The Malawi Confederation of Chambers of Commerce and Industry (MCCCI) has faulted government policies for the country’s dwindling export trade which it says has made businesses lose competition to countries in the region.
MCCCI president Carl Chokotho said in a written response to a questionnaire on Wednesday while a needs assessments which would display business opportunities is ongoing, the issue of capacity and restrictions are both pertinent and paramount to exports.
“The local industry has many challenges which are affecting production including and most prominent being utility issues, particularly power. Most of our neighbors trade in semi-processed or processed goods and there is little raw materials traded, except such commodities as maize and legumes. Manufacturing requires power and when we fail to supply competition takes over.
Policy issues also affect exports, thus the Control of Goods Act amongst others have placed restrictions on commodities for exports and whilst in 2017 Malawi could have increased trade to fellow Common Market for Eastern and Southern Africa [Comesa] countries, the window was lost and the trade imbalance continues to worsen,” he said.
The remarks follow recent revelations that Malawi’s share of trade with the 19-member Comesa has slumped to 1.9 percent this year from the previous year’s 2.8 percent. The trend over the past five years shows that Malawi’s share of trade in the trade bloc is dwindling.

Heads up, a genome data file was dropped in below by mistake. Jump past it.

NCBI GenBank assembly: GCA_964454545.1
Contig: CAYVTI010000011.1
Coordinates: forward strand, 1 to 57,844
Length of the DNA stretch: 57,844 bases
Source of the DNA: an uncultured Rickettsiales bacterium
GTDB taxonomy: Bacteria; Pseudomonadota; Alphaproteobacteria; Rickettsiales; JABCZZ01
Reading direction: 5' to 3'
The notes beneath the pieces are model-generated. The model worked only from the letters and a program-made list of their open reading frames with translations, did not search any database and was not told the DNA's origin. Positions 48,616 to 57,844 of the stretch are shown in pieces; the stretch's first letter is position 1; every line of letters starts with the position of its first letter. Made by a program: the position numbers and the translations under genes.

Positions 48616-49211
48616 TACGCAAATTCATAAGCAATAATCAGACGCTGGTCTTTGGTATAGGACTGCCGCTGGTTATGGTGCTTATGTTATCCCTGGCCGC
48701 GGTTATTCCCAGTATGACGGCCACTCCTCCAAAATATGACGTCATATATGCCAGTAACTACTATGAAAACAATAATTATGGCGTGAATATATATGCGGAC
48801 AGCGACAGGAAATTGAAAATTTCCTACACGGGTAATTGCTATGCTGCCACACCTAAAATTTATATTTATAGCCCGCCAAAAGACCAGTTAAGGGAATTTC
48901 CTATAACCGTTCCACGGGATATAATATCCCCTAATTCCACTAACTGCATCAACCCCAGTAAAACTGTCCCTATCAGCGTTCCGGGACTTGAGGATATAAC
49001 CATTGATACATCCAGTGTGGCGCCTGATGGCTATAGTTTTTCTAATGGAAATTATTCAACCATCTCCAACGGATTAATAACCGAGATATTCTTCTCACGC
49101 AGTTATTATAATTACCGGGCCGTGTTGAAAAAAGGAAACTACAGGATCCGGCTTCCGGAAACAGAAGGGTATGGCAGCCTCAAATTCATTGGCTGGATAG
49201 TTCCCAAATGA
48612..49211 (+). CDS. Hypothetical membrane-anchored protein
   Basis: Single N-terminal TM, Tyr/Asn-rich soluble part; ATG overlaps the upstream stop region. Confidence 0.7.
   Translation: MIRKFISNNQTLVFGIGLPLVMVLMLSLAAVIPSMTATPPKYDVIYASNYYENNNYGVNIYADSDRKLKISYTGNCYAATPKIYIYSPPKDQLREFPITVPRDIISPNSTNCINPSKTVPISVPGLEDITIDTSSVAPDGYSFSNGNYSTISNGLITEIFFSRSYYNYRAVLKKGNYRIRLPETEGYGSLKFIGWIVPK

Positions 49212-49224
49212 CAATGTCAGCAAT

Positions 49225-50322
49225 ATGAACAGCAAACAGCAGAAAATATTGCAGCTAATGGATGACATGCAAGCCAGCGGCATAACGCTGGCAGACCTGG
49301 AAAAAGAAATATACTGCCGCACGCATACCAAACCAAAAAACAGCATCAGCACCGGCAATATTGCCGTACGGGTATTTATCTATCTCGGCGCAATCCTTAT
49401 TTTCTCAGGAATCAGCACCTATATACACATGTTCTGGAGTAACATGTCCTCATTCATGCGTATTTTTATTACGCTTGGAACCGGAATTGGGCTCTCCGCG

This means that Malawi is not taking advantage of the big market in Africa which has a gross domestic product (GDP) of $657 billion and a population of 500 million people.
In the year under review, Malawi raked in $153.6 million in export with a 1.9 percent market share but spent $280.2 million on imports, gaining a 3.5 percent market share. This represents a trade gap of $126.6 million.
However, despite having policies, strategies such as the National Investment Policy, National Export Strategy (NES) and an updated micro small and medium enterprise (MSME) policy political will to implement the policies has been lacking.
In an earlier interview, National Working Group on Trade Policy chairperson Frederick Changaya also attributed the development to the country’s lack of comparative advantage which he said poses risks for Malawi to lose market share for various trade pacts.
Ministry of Industry, Trade and Tourism spokesperson Wiskes Nkombezi recently said there is need to tame the huge appetite for some imports that are domestically found.